Thursday, November 02, 2006

That's MY Bumper Sticker

Howdy, Wilbur here. If you've read anything I've said on this blog, you know I'll never be accused of being a Pollyanna or Little Miss Sunshine. I don't come across as one of them Glass-Half-Full people. Some folks 'round here think all I do from sunup to sundown is complain, but they've got me all wrong. Sure, I spout off about this or that, but the truth is, not much really gets my dander up. Here's a little tale about one such occasion.

Back in, oh, musta been the fall of '70 or '71, I'd been out huntin'. Deer season it was, and I'd bagged me a big boy. I'd be lyin' if I said I'd not seen a bigger buck--that one hangin' over Jed Smithson's fireplace for one--but I've never brought home better myself. Back then I was built a little more solid than I am today, but it still took me the better part of four hours to pack that buck back to my pickup. I almost drove off the road a couple times on my way back to town. My eyes kept pullin' up to the rear-view to stare at the trophy rack on that buck. Couldn't take my eyes off it. I decided to pull off the road a spell before I killed myself, so I steered into the lot out at Lakeside. Except this was twenty years before Bud Brankser bought it. Back then it was called Bear's Den Diner.

The Den was as quiet a place back then as it is these days. Run by a fella named Bill. The only other vehicle in the lot was one of them Vee-Dubya vans. Didn't see many like this one in our neck of the woods. Thing was painted bright yellow with a big black peace sign on the side. Had California plates. Big surprise.

Anyway, I go inside, grab a stool at the bar, and order black coffee. Don't worry, Bailey, it didn't compare to your brew. Half the time I hear someone talkin' to Bailey here it sounds more like they're speakin' in tongues than orderin' a cup of coffee. Back in the 70's coffee was just coffee. At some point since then coffee's gone and gotten itself complexified.

Where was I? Oh, so I'm sittin' there, drinkin' my coffee and I tell Bill about my buck. The fella drivin' the Peace Train out front is sittin' a few stools down from us, and when Bill stepped out to take a look at my buck, the fella slides over to the stool next to me and strikes up a conversation.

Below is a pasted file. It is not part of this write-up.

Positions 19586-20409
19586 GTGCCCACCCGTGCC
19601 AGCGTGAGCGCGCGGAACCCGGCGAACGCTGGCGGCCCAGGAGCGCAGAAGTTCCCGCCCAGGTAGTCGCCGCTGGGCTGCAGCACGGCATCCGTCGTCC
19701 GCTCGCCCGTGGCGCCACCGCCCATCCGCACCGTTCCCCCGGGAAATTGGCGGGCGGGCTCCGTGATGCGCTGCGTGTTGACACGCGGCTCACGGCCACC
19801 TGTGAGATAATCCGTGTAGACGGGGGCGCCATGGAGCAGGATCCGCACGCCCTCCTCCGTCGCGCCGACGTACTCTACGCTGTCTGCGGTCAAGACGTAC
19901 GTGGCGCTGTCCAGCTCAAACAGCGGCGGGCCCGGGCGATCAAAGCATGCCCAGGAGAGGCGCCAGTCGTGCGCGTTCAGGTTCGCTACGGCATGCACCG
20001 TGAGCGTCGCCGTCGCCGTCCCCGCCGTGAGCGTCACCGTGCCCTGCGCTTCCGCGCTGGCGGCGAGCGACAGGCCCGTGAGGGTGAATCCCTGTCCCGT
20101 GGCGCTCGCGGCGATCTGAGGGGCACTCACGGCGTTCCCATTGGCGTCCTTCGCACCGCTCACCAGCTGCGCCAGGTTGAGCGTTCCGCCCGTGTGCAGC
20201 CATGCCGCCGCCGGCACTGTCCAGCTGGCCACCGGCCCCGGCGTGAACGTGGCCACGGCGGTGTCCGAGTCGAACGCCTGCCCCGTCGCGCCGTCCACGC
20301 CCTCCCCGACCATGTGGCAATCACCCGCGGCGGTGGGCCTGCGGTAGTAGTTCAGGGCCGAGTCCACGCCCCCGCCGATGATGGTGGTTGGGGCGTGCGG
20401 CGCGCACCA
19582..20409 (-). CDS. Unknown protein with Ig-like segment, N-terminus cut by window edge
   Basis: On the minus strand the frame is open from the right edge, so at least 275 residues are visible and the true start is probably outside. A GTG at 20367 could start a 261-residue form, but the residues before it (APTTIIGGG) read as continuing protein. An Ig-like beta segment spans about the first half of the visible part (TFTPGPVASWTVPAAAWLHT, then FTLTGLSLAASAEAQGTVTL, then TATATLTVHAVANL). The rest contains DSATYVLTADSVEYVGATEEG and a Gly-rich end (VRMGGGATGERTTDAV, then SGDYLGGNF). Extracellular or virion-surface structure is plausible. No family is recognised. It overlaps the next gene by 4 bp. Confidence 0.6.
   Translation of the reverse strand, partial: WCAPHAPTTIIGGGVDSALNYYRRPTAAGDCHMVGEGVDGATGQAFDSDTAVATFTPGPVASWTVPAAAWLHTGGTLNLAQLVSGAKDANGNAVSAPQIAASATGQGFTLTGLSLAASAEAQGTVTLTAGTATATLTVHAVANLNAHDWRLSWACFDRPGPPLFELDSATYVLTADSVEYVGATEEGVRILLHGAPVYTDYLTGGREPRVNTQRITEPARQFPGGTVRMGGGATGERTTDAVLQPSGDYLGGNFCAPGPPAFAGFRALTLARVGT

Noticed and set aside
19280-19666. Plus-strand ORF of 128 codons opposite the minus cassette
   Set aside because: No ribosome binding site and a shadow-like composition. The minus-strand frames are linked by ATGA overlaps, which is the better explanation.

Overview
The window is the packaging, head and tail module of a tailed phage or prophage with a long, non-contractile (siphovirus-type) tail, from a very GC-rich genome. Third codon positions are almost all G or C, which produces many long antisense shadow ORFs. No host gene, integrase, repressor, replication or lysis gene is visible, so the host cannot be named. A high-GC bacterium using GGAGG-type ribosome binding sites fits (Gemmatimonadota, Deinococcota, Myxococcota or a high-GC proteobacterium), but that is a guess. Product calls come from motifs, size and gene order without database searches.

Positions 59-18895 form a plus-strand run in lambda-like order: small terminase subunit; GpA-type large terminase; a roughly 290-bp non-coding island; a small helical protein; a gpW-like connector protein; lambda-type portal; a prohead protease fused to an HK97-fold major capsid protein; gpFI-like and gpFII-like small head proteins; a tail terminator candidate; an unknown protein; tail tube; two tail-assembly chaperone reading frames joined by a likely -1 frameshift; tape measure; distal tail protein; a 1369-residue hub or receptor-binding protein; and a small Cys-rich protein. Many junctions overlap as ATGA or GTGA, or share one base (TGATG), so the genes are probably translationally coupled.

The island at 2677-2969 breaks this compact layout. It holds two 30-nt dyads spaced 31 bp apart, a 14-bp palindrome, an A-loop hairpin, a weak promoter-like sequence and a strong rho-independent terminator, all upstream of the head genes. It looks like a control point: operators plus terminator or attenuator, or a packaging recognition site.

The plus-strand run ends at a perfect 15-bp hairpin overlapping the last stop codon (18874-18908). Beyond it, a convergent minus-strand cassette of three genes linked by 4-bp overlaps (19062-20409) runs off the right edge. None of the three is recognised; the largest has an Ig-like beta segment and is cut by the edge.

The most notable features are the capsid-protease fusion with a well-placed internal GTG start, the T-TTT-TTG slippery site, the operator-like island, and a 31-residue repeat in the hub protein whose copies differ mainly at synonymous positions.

I don't think I'd ever talked to a hippy before that day. He was baby faced and had thick, frizzy blonde hair like that Garfunkle fella. Spoke all educated and polite, which I hadn't really expected. He'd dropped outta the University of San Francisco to travel. Live an adventure he said. Didn't have to worry about the draft on account of a bum foot or some such.

Once the pleasantries were out of the way, this fella starts tellin' me how huntin' is wrong, that I'm violatin' nature or some nonsense. I ask him if the deer that died for his buckskin jacket died of old age on a farm in Wisconsin. He asks me if I always treat out of state visitors so hostile. I says usually I just tell 'em "Welcome to Idaho. Now go home." And I made sure to call his hometown "Frisco." I hear folks from San Francisco hate hearin' that. To them it's "The City," like it's the only one on the planet. And they think we're big-headed.

By the time Bill came back in from admirin' my buck, the Frisco Kid is walkin' out the door. Ya know how sometimes you just get a funny sense about somethin'? I got it right then. I knew, knew for certain, that I'd see that fella again.

Well, a couple years later, folks start movin' into Idaho in record numbers. Back then we still had less than a million people callin' Idaho home, and a lot of us liked it that way. A bumper-sticker got real popular 'out then. It read like what I'd told that hippy: WELCOME TO IDAHO. NOW GO HOME. In fact, that sticker got so popular that they did an article in the Idaho Statesman on the fella that came up with it, had his picture in the paper and everything. Yep, that deer-lovin' fella from Frisco moved to Boise and made a small fortune off that run-in with me, he did.

I don't hold a grudge against that fella for gettin' rich off my words. Truth be told, a lot of things I say belong on bumper-stickers. Maybe I ought to make up a few bumper stickers of my own and see about selling 'em. You all got some ideas about any famous sayings of mine I ought to try first?

-- Wilbur

Posted by ~ Bailey Truitt @ 7:00 AM
A true Gump-like tale. Wonder how much of it I believe...
Posted by Anonymous elizabeth monty : 8:06 AM
Bumper sticker idea for you, Wilbur:

Wanna see my scar?
Posted by Anonymous r.j. hager : 9:08 AM
How about:

Who asked ya, pipsqueak?
Posted by Anonymous burt laroy : 10:38 AM
I vote for: "I need another pastry to sweeten me up."
Posted by Anonymous carla radling : 3:35 PM
I tried coming up with a saying about your scar, but no matter how I phrased it, it sounded perverse. Sorry, big guy.

Gee, I wonder what ever happened to the Frisco Kid? I tried a Google search, but it wouldn’t work. Hey, get Bailey to post a picture of that buck.
Posted by Blogger The Curmudgeon's Rant : 12:00 PM
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